My personal view is that Ms. Esque is exactly correct, and while I am not a fan of governmental intervention and do believe that Thomas Jefferson got it right when he talked of the best government being the government that governs least, the role of government should be to help by fostering community resources in situations where individuals could not. This is, for example, the justification for local governments having a police force, fire department and emergency services. It is not practical for individuals to pay for such services themselves, but together we all need those services and it makes sense for a collective funding of such services. Similarly, having a public school system funded by taxpayers allows all children to be educated, alleviating the need for parents to home school. Having a school system that fails to meet the needs of parents and children is just a waste, does no one any benefit and sets up the next generation for failure. Throwing money at the problem obviously doesn’t work because in many locations large amounts of money are spent per pupil with dismal results. It is time for the government to realize that providing an education is meaningless and an unnecessary burden on taxpayers unless the education that is provided is adequate. It is impossible to make the case that our children obtain an adequate education when less than 40% are proficient in math.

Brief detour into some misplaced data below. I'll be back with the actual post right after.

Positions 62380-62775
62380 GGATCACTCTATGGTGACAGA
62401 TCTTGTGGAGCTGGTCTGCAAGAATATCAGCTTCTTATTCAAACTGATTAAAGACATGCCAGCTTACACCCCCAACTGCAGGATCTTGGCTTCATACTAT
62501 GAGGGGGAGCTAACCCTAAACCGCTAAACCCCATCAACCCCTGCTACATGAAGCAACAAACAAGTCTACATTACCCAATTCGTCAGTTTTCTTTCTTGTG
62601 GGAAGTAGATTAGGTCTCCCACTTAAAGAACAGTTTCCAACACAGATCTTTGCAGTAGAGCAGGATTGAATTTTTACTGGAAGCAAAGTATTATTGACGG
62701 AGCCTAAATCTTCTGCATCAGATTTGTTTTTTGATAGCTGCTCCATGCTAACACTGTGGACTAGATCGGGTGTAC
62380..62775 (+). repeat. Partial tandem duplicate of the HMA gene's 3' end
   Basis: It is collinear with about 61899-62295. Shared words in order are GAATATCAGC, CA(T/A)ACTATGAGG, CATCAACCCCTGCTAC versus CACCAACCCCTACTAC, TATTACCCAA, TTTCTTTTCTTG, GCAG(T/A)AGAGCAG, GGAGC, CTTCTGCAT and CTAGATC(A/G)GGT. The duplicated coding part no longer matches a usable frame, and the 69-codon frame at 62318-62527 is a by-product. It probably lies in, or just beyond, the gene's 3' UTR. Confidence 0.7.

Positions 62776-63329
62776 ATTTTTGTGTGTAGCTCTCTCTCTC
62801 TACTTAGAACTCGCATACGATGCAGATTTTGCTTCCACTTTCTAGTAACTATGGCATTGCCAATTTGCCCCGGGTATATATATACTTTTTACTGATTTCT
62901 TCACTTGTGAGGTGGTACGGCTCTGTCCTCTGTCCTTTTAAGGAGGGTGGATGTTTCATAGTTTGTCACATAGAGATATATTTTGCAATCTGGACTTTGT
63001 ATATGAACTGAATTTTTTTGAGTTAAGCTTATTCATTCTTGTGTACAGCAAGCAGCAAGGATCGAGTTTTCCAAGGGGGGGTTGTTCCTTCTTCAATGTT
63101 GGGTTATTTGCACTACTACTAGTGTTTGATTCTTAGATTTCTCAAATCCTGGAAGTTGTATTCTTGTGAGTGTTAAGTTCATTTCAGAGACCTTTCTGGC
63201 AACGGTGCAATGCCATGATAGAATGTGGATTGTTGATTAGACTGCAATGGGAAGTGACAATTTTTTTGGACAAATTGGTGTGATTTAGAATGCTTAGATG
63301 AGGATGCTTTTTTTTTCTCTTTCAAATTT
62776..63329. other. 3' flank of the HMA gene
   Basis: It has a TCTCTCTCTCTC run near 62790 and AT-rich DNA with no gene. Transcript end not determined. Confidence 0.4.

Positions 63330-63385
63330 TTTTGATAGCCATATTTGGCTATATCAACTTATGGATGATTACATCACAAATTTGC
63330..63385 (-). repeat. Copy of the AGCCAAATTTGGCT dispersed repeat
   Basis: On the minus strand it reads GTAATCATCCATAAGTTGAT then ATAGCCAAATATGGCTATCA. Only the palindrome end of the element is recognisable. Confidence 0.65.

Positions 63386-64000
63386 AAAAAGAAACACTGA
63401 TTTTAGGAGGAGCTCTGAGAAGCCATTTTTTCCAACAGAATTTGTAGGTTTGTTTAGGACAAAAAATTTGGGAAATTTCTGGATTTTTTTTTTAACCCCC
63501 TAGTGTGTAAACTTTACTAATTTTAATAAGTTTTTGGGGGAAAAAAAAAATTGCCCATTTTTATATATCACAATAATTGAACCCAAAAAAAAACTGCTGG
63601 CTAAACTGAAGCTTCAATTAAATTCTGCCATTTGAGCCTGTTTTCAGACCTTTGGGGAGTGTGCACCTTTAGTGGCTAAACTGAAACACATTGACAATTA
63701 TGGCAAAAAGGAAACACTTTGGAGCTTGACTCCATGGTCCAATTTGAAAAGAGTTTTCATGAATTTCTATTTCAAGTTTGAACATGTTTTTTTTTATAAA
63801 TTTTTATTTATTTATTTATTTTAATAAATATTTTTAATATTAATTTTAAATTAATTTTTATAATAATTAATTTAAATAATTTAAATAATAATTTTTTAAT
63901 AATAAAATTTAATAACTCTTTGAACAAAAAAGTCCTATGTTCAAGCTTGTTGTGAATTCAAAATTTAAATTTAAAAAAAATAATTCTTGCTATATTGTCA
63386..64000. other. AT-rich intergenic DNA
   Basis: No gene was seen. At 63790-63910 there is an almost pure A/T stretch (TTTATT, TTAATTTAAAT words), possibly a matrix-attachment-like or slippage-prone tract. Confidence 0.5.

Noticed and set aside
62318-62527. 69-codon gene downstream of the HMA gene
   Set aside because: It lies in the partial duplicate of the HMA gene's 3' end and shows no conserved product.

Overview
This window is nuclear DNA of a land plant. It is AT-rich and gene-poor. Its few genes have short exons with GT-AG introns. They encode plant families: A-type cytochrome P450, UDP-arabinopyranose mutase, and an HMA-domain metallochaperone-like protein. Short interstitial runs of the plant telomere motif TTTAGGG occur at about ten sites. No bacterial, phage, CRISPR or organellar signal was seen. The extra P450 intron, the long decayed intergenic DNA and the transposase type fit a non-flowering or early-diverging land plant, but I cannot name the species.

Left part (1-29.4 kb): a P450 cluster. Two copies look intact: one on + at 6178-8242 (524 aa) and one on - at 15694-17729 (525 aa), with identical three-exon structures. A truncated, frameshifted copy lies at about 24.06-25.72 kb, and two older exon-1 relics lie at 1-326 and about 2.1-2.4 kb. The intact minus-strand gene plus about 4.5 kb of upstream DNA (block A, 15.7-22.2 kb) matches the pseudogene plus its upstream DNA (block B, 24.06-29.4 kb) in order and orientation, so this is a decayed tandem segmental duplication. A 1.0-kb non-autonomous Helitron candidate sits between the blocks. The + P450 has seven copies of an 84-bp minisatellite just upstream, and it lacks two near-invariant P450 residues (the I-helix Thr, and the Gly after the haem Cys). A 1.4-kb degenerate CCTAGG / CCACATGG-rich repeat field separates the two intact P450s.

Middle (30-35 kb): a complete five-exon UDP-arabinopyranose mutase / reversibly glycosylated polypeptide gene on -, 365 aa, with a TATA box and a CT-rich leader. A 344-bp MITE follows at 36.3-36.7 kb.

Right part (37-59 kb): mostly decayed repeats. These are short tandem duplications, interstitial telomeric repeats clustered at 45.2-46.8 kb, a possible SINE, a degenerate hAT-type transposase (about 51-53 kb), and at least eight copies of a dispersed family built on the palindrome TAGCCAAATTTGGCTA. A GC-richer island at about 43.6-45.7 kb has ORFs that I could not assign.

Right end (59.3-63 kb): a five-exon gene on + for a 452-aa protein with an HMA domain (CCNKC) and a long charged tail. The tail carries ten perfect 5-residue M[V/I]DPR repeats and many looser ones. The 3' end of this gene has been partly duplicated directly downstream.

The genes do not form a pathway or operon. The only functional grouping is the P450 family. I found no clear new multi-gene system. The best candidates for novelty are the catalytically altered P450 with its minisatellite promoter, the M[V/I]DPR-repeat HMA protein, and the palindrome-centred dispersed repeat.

Here are some more findings from the Intel survey:

  • American schools are falling far short of parents’ expectations, with nearly 9 in 10 parents saying they believe the U.S. lags behind other countries in math and science, even though 98% of parents say these subjects are critical to America’s future.
  • Parents clearly want to be part of the solution. 91% of parents believe parental involvement is crucial to their children’s academic success, with 89% saying that talking to their children about the importance of math and science in the real world would help improve their children’s performance and interest.
  • 53% of parents of teenagers admit that they have trouble helping their children with math and science homework. Parents of high school students are also more likely than parents of younger kids to express disappointment in their own ability to help their child with these subjects.
  • 23% who admit to being less involved in their child’s math and science education than they would like say their own lack of knowledge in these subjects is a key barrier.
  • 26% of parents who are less involved than they would like wish there was a one-stop shop with materials to refresh their existing, but unused math and science knowledge so they can better help their kids.